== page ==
How To Treat Your Clothes With Permethrin
True story: I once forgot to pack bug spray for a backpacking trip in the White Mountains of NH. It was my first-ever multi-day backpack, but that excuse didn’t mean a thing to the swarms of black flies that descended upon me over the next several days. It was a pretty rough introduction—I’m originally from NC, where black flies are nonexistent—and quite frankly, I wouldn’t wish it on anyone.
What I do wish is that I’d known about a game-changer of an insect repellent called Permethrin. If I had known about this product, I would’ve been virtually impervious to those suckers, or any other biting insect for that matter. Let’s talk about all things Permethrin, including why you should use it to treat your clothes and gear before your next trip.
What is Permethrin?
Permethrin is a highly effective insecticide that can be used as a first line of defense against biting insects. It is highly toxic to a whole spectrum of insects, including black flies, mosquitoes, and ticks. The best part is that you can treat your clothes with Permethrin before taking your first step into the great outdoors.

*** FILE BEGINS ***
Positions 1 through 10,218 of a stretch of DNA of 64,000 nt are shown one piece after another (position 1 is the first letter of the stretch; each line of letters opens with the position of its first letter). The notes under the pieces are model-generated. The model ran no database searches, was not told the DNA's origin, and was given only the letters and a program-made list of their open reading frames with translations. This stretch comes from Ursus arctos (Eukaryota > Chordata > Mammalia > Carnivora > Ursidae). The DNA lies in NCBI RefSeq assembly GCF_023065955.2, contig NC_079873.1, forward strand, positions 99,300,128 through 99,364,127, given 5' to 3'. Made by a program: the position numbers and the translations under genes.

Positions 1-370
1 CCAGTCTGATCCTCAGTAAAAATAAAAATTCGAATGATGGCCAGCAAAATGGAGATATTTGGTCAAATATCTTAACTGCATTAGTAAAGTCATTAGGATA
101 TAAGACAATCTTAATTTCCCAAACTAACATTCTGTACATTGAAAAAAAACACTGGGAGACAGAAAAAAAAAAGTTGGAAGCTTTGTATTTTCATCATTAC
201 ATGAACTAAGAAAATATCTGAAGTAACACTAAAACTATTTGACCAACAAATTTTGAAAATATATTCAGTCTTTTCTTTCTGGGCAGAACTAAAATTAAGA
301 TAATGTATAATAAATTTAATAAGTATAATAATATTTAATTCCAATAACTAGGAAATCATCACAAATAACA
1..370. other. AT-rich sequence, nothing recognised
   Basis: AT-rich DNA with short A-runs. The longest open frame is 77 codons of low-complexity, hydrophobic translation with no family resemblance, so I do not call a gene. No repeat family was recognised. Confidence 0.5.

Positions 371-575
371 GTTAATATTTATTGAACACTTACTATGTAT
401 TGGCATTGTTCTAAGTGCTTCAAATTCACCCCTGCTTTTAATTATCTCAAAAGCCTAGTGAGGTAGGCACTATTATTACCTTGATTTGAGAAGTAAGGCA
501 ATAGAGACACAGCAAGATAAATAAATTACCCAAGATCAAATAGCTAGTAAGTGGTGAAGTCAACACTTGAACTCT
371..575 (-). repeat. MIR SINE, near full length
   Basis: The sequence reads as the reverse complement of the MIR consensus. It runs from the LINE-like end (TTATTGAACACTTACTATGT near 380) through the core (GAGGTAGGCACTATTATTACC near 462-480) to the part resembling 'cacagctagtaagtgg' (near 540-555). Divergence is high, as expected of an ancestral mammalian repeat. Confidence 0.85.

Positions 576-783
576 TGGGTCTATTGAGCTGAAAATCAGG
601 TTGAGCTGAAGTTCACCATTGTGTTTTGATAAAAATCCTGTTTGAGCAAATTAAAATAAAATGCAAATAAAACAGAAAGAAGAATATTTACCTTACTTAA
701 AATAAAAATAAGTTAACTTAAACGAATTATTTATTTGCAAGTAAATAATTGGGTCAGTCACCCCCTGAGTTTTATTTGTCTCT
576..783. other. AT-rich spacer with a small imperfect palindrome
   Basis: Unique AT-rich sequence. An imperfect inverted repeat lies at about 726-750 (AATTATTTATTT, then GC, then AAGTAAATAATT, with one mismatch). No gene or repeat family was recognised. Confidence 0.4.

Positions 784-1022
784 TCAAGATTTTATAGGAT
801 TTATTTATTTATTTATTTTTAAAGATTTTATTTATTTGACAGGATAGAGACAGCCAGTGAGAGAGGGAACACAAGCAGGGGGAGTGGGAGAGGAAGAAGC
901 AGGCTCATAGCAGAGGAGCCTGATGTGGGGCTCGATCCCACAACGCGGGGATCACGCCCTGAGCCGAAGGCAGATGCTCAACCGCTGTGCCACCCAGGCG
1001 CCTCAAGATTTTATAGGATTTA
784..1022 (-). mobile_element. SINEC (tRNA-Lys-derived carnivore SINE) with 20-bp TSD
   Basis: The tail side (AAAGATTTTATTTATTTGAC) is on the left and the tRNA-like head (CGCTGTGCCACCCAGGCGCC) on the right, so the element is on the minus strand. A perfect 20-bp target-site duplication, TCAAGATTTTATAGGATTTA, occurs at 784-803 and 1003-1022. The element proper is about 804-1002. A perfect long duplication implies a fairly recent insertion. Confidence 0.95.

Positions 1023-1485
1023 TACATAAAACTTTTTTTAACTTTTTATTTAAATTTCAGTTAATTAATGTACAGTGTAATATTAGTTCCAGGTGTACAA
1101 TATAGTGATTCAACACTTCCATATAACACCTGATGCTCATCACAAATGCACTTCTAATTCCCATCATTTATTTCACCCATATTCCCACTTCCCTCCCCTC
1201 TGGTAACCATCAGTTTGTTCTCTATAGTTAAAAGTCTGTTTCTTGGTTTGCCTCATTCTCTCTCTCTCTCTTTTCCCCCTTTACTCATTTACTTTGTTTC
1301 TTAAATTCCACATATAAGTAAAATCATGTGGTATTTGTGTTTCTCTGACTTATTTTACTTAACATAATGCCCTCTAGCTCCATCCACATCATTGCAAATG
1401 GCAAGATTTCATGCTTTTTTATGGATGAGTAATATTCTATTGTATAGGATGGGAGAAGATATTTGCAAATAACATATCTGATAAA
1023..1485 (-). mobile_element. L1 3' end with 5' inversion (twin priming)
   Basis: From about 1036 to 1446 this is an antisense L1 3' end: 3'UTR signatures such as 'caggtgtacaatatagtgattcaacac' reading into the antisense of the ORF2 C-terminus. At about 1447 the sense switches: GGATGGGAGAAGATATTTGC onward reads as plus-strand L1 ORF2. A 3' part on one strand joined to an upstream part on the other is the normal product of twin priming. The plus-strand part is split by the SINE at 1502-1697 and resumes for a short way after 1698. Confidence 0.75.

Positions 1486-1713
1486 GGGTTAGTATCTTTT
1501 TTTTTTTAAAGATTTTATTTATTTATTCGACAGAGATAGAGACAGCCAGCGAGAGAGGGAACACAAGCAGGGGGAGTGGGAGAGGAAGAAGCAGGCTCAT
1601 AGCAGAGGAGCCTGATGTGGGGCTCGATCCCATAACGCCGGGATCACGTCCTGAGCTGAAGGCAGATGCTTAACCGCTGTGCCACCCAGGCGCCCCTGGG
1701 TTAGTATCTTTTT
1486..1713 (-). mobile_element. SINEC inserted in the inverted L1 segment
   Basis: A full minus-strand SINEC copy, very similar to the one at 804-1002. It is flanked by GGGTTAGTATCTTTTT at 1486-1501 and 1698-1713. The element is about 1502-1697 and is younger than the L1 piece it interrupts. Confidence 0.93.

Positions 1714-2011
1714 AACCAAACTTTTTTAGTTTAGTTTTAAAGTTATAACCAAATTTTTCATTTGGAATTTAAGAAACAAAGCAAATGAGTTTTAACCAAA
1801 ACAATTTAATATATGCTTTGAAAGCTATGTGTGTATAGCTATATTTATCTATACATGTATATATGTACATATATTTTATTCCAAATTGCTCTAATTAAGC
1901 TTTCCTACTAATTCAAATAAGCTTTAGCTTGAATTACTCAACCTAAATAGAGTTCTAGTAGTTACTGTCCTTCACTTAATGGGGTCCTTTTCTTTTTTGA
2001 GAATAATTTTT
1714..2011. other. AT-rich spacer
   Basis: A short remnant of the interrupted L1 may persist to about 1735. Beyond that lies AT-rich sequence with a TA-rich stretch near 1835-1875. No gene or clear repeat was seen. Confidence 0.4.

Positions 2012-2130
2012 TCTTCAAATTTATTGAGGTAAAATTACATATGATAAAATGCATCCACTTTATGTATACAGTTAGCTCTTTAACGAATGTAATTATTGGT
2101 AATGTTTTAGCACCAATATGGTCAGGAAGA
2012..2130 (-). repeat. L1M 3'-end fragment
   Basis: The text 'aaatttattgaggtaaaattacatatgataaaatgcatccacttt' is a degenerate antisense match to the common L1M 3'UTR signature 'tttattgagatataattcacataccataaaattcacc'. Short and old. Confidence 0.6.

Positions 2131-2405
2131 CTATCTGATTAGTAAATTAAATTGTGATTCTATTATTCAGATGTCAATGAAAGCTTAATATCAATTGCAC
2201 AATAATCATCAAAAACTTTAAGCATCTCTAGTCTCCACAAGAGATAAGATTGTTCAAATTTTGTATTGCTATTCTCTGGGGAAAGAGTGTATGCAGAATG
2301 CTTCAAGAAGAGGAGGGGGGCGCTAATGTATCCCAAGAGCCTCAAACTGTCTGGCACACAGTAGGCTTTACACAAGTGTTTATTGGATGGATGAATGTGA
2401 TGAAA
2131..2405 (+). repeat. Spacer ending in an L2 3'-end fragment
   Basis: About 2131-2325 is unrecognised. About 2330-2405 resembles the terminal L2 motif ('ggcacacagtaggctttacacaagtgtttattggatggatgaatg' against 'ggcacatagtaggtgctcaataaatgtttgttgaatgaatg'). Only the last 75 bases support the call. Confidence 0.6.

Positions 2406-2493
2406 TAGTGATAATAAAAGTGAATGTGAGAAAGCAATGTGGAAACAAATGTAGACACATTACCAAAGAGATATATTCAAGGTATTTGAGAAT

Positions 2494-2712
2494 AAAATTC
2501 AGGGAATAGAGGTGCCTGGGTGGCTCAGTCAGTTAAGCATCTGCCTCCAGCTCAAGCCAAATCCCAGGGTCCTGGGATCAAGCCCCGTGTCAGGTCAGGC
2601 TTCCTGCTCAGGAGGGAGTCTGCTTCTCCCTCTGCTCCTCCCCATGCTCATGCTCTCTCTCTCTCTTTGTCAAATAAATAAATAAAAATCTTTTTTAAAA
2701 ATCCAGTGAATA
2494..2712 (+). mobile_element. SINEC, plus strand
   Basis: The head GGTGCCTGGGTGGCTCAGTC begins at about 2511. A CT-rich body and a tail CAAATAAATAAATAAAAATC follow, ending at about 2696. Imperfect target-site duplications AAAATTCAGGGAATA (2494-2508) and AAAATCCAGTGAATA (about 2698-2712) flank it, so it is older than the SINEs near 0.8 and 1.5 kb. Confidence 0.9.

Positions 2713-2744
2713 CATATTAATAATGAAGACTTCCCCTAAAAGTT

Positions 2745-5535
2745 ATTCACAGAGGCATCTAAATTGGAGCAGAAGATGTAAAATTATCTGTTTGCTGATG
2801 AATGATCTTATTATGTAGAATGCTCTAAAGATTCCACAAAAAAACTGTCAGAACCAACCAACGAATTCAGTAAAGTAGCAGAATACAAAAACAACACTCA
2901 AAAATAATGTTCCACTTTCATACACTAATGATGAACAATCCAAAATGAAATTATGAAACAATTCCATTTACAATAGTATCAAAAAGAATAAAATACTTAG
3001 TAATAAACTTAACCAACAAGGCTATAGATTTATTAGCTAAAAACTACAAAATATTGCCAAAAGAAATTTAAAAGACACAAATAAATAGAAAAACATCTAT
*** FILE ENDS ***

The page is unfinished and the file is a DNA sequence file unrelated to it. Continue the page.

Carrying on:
Fun fact: Permethrin is a synthetic version of a chemical that is naturally produced by the Chrysanthemum flower. Unlike the natural version, though, Permethrin lasts much longer—once you treat your clothes, it can last for up to six weeks or six washings (whichever comes first).
Can you really treat your clothes with Permethrin?
Yes! You can actually treat your clothes and gear with Permethrin. What article of clothing to focus on depends on what exactly you’re seeking protection from. If your main concern is deer ticks—especially important in areas where Lyme Disease is prevalent—you should concentrate especially hard on your shoes, socks, and the cuffs and waistline of your pants. If mosquitoes are the issue, you should probably go ahead and treat all of your clothing… just saying.
Pro tip: Treat your backpack, too, since it often comes into contact with the ground during rest breaks and whatnot. You don’t want to pick up a hitchhiking tick!
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